In addition to that, they have a sense of the moon, which gives them an accurate sense of time and direction.
If a werewolf were to travel to other worlds, they would need to get used to its moon. The time this process takes depends on many factors, including lenght of month and number of moons, but will not be less than a month unless the cycles coincide very closely. During that time the werewolf will feel disorientied and probably generally miserable. If there is no moon (or none with a regular cycle), that'd be bad.
Daaren is very tall for his kind). All haircolours found in humans are possible. Eyecolours are usually light brown, blue or grey; green and amber occurr rarely, dark brown or black not at all. Usually a human cannot tell they are not dealing with one of their own kind just from sight (in other words: no darn pointed ears!!)
Werewolves' smell is subtley different from humans'; animals with good noses will recognise it as "not exactly human, possibly predator" and act accordingly. However, pets/livestock that are placid around humans are more likely to be somewhat nervous than breaking out in panic.
The inborn shapechanging talent can be detected by spells/artifacts/senses that identify magic.
Their sight is different from humans', most notably the colour sight. Blue appears grey, purple/violet brown, and all colours but red are washed out. On the other hand they have good night vision (and eyes that reflect light... anyone with a dog or cat will know the effect.) Their sense of smell can be superior to humans', but is on average only slightly better; usually a perceived big difference is caused by werewolves paying more attention to it. The same applies to hearing.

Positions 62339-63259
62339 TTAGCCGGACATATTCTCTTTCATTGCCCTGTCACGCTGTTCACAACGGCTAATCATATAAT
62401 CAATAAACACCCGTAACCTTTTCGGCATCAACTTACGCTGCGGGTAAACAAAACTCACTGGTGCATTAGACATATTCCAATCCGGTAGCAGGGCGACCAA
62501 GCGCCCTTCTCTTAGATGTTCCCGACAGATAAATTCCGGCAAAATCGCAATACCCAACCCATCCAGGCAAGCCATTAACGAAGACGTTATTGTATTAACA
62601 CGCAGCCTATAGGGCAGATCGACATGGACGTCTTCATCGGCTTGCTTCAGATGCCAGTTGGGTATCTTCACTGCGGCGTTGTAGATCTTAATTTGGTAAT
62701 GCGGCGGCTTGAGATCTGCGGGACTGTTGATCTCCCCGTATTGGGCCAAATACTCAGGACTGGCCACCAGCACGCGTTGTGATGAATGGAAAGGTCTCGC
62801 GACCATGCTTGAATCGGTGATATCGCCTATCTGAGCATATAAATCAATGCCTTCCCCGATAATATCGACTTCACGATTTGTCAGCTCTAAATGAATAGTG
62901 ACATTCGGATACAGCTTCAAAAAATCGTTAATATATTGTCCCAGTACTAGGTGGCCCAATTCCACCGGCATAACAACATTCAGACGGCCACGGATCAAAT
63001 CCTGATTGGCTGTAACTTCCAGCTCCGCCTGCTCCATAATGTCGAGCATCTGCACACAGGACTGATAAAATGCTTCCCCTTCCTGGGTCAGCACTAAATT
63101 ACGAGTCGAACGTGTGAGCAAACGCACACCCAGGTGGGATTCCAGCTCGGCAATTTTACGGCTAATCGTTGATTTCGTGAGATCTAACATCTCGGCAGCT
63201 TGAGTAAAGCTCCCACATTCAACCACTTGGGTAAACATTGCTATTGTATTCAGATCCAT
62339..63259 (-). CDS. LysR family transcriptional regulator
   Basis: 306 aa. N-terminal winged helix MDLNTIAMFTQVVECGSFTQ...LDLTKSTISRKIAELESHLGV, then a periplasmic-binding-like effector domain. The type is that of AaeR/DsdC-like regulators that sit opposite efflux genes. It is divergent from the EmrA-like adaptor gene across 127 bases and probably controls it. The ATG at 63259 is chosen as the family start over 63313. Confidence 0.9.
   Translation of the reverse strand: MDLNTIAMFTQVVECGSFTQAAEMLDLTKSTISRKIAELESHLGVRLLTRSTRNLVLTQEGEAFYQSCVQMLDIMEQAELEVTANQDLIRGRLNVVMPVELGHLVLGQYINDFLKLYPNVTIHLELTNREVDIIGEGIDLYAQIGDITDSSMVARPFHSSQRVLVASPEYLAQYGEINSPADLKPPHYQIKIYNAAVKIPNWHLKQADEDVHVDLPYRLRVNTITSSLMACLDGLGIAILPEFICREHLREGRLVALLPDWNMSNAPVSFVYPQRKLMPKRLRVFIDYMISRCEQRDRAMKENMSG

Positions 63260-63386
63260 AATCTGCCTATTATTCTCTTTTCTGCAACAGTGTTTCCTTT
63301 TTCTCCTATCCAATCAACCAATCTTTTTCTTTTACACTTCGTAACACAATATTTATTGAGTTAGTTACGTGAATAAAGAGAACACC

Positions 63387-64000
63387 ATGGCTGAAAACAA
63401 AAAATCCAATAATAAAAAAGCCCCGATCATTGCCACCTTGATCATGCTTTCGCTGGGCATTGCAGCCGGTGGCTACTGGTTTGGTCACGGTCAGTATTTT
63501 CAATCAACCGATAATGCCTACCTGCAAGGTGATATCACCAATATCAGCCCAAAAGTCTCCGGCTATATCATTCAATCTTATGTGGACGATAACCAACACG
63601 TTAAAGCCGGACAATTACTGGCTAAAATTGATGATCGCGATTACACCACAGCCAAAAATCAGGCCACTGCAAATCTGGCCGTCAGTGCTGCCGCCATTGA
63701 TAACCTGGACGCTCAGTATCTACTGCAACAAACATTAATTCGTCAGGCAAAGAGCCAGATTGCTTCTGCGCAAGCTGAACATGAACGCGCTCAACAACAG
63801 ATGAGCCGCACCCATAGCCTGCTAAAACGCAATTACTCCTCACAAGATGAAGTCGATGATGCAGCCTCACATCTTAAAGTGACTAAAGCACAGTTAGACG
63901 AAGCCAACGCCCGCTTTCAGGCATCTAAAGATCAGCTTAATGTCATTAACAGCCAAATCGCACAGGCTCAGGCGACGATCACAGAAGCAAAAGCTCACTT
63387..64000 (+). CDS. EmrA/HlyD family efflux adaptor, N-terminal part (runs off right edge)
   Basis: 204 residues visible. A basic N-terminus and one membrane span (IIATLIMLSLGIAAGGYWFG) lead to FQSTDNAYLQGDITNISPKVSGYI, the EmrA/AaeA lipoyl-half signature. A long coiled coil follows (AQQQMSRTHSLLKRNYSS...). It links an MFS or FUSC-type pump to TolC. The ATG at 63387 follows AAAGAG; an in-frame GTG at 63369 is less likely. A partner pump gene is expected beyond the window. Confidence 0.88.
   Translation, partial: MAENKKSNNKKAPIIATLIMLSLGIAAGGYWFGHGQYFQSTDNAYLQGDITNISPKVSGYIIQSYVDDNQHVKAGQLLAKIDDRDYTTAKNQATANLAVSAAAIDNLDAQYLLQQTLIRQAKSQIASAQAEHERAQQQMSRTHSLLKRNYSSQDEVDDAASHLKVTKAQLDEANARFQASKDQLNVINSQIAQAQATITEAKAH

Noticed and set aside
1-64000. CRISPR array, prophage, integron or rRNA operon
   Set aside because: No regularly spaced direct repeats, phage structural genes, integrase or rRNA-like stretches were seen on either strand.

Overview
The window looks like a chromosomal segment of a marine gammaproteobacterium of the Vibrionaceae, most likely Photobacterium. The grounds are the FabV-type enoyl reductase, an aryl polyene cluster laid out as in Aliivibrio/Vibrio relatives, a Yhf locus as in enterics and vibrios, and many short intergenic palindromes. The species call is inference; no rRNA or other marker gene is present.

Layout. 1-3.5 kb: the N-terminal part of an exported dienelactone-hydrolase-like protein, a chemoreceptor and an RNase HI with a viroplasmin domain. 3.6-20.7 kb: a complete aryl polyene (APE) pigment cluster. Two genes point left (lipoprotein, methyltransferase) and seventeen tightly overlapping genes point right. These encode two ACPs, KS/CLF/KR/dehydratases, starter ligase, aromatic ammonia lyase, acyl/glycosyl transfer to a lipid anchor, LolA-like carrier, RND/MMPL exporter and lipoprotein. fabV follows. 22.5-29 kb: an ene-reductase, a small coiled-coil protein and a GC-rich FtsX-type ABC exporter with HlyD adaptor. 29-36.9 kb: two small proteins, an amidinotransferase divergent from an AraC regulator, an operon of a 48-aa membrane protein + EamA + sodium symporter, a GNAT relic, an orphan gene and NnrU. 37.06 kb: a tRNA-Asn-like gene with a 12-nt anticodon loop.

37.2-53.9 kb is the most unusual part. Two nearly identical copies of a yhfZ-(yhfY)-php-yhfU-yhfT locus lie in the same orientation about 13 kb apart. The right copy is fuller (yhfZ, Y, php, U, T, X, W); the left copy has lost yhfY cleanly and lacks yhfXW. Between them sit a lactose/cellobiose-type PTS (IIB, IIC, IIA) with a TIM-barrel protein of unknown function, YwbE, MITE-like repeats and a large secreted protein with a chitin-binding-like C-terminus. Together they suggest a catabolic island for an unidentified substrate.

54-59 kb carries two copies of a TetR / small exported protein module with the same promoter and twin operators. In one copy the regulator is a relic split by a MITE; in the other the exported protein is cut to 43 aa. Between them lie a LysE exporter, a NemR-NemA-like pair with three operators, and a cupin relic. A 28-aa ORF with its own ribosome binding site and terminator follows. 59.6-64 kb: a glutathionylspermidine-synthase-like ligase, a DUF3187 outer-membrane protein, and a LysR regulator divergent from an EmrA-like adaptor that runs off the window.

However, most werewolves do practise to control it. For civilised werewolves it is considered normal to be able to change anytime, excepting fullmoon and newmoon nights. It is possible not to be in the right shape in those nights, but it would take constant concentration. The speed of the metamorphosis itself can be quickened with practise, too.
Many werewolves also learn to hold an intermediate shape, which provides a better balance between wolvish senses and human-like clear thinking.
Wounds will not disappear, but usually a bit of sped-up healing will happen when the werewolf changes. This can even make the difference between a fatal wound and "can be survived if immediate care is provided", but that would take a very good control and a lot of effort from the werewolf.
Restraining a werewolf so that they would injure themselves seriously if they changed shape usually motivates them to stay as they are, if at all possible.
The dwarves have found that an iron choker with certain runes can keep a werewolf from changing. Elementarist magic favoured by humans can do the same with spells designed to stop shaping of flesh and/or bones. These two methods can even stop a metamorphosis in progress.
Someone interfering that way is a painful thing indeed for the werewolf in question. It's supposedly somewhat worse than being skinned alive, because it lasts longer, but it's generally not deadly on its own. Werewolves consider it pretty much the worst that can be done to them, so if the werewolf survives and/or others find out, it's likely to be deadly for the culprit, eventually.
When a werewolf dies, the body will stay in the shape it was at the time.